Observing the Fourth Commandment is a real challenge for someone born, as I was, to a verbally abusive alcoholic and a femme fatale whose chronic identity crisis rendered her incapable of distinguishing herself from, among others, Eva Peron. The setting of rural poverty in which we lived did little to improve our family’s situation. In fact, both the setting and the situation were depressing.
Recognizing what he called my “giftedness,” our elderly pastor announced that he had arranged a full scholarship for me with the sisters who ran the best high school in a large New England industrial town thirty miles away. This meant that from the age of thirteen I would get to live with Grandma “in town,” a blessed arrangement that ended only when that dear lady passed on nearly twenty years later.
Friendships with priests were among the more significant and memorable experiences of my high-school years. Fr. Roger and I drove into New York every few weeks for an evening of opera or ballet, and on the drive back he tried to get me to make intelligent observations on what we had seen and heard. At first I failed abjectly in this, but later Fr. Roger often expressed pleasure at my inchoate sense of aesthetic appreciation. Apart from his enjoyment of classy entertainment, Fr. Roger had a talent for boxing and spent several afternoons a week at an athletic club training and sparring with assorted wannabes, wonders, and has-beens.
Another priest friend, Fr. Paul, had no time for what he regarded as “American Catholic mediocrity” in literature and the arts, and he urged me to read such writers as Proust and D.H. Lawrence, Freud and Jung. Because I paid scant attention to his gentle urging, he soon switched to aggressive insistence, interrogating me mercilessly about what I had read. And did I read! He kept telling me I must read nothing less than everything-and that I must read critically. Of all the priests I have known, he had the sharpest sense of humor. He delighted in telling my grandmother and her sisters of his intention to give “priesting” one more year. If things didn’t improve, he would go into peddling drugs.
Fr. Edward, a graduate student in linguistics at the time, stressed the importance of learning modern languages. He contacted the sisters so I could enroll in both French and Spanish. We spent two summers together in Quebec while he gathered phonological data for his dissertation and I wandered the streets minding other people’s business and acquiring a decent command of conversational French. If I had to make a judgment (and I’m glad I don’t) I would probably guess that the spiritual dimension of my relationship with Fr. Edward was deeper and stronger than with Frs. Roger and Paul. It was at his suggestion that I first read Introduction to the Devout Life by St. Francis de Sales. I have been reading it intermittently ever since.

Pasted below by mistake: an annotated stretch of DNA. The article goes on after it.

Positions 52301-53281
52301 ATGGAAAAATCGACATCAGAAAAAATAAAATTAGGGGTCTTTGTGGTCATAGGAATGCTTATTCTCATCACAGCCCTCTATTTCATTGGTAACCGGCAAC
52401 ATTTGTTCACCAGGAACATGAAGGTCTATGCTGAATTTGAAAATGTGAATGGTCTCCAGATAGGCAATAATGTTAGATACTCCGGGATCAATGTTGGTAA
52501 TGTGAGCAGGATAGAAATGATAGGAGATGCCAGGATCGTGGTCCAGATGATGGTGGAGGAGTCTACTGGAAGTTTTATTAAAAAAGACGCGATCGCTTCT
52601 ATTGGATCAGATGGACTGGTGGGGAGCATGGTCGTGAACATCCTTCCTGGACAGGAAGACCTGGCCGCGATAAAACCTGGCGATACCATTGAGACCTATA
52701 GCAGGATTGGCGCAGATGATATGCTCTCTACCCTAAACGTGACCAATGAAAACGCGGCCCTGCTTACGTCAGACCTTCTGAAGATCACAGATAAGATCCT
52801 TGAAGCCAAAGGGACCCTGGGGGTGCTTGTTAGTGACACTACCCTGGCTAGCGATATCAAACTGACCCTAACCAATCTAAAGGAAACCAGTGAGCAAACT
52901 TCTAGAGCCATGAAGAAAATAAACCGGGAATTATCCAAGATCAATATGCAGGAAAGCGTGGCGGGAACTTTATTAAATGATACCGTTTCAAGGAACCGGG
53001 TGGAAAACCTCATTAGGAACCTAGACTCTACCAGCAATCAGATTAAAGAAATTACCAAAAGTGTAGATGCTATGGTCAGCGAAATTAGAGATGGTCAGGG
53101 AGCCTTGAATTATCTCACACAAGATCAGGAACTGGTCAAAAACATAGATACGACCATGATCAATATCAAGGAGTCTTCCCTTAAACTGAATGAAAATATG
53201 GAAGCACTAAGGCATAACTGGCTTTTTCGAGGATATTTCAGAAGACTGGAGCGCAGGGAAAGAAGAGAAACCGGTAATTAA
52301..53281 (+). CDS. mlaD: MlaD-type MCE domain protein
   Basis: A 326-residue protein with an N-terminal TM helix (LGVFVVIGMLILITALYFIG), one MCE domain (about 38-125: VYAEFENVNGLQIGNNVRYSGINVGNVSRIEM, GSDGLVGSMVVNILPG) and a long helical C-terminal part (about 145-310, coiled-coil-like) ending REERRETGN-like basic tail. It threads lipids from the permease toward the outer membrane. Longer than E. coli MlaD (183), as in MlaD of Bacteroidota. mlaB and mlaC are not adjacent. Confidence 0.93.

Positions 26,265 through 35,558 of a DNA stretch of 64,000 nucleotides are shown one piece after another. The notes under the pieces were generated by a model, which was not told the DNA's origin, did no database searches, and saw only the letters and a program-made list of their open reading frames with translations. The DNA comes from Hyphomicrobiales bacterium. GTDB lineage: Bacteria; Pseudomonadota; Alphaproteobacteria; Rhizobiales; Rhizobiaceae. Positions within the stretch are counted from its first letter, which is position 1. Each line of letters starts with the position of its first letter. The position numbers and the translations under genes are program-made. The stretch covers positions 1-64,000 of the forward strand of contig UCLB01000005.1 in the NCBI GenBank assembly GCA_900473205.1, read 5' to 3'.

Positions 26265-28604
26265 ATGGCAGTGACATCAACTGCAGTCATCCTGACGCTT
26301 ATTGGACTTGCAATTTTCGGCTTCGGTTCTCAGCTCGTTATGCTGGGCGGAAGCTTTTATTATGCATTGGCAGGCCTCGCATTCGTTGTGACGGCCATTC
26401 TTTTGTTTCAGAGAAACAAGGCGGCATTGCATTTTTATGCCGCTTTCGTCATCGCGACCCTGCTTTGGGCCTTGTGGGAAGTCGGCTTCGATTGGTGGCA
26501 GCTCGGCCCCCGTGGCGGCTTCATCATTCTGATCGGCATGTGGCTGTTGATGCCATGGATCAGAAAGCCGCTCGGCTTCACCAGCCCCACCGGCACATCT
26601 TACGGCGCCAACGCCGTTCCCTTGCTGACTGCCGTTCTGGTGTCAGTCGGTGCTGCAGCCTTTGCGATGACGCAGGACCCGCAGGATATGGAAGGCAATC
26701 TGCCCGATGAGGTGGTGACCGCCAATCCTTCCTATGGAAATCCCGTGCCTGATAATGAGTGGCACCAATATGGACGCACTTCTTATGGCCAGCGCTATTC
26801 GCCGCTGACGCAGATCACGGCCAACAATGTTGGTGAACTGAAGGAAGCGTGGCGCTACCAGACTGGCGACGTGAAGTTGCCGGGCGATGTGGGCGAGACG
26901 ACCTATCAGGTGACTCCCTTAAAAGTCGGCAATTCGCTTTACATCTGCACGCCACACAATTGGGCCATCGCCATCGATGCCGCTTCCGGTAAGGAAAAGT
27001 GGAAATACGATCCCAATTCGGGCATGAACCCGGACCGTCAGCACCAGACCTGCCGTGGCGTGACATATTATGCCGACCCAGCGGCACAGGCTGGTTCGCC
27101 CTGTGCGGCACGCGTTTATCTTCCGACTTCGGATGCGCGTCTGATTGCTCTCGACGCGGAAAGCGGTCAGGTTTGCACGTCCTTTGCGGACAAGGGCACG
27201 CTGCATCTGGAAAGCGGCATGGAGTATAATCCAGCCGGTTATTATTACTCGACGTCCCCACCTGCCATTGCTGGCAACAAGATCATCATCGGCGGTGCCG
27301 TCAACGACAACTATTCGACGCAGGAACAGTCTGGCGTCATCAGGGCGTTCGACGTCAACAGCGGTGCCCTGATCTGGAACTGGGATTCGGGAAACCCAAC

So, as an adolescent I had three very enriching friendships with priests who took the kind of interest in my development that my parents, owing to preoccupation with their own problems, could not take. Back then it was assumed by everyone but me that I would eventually become a priest, and I turned out to be right. Even though I have always been unremittingly nonclerical, at some level of my understanding I still associate education and learnedness with priesthood.
“Inquiring minds” will want to know if my early friendships with priests had anything like a sexual dimension, and that kind of curiosity is understandable and not entirely unwarranted in view of recent developments among some clerics. Unwilling as I am to disappoint anyone, I have to say that apart from learning attitudes of decency and justice and charity, all I got from these priests was the kind of tenderness and caring I never got but certainly would have wanted from my own father. Sorry, no physical stuff, apart from an occasional hug. Maybe I should mention the time, just after Fr. Roger finished a session of sparring in the ring with a supermacho partner, when he patted my butt in full view of all his roughneck buddies. Leaning closer to me and responding to what I suppose was my look of shocked surprise, an older but very fit boxer growled, “Aw, get over it.” Uproarious laughter at the gym.
About a year before she died Grandma told me that when our old pastor got me the scholarship with the sisters, he wasn’t thinking about my giftedness at all. He just wanted to save me from my parents. Thank heaven for old priests. And for young ones.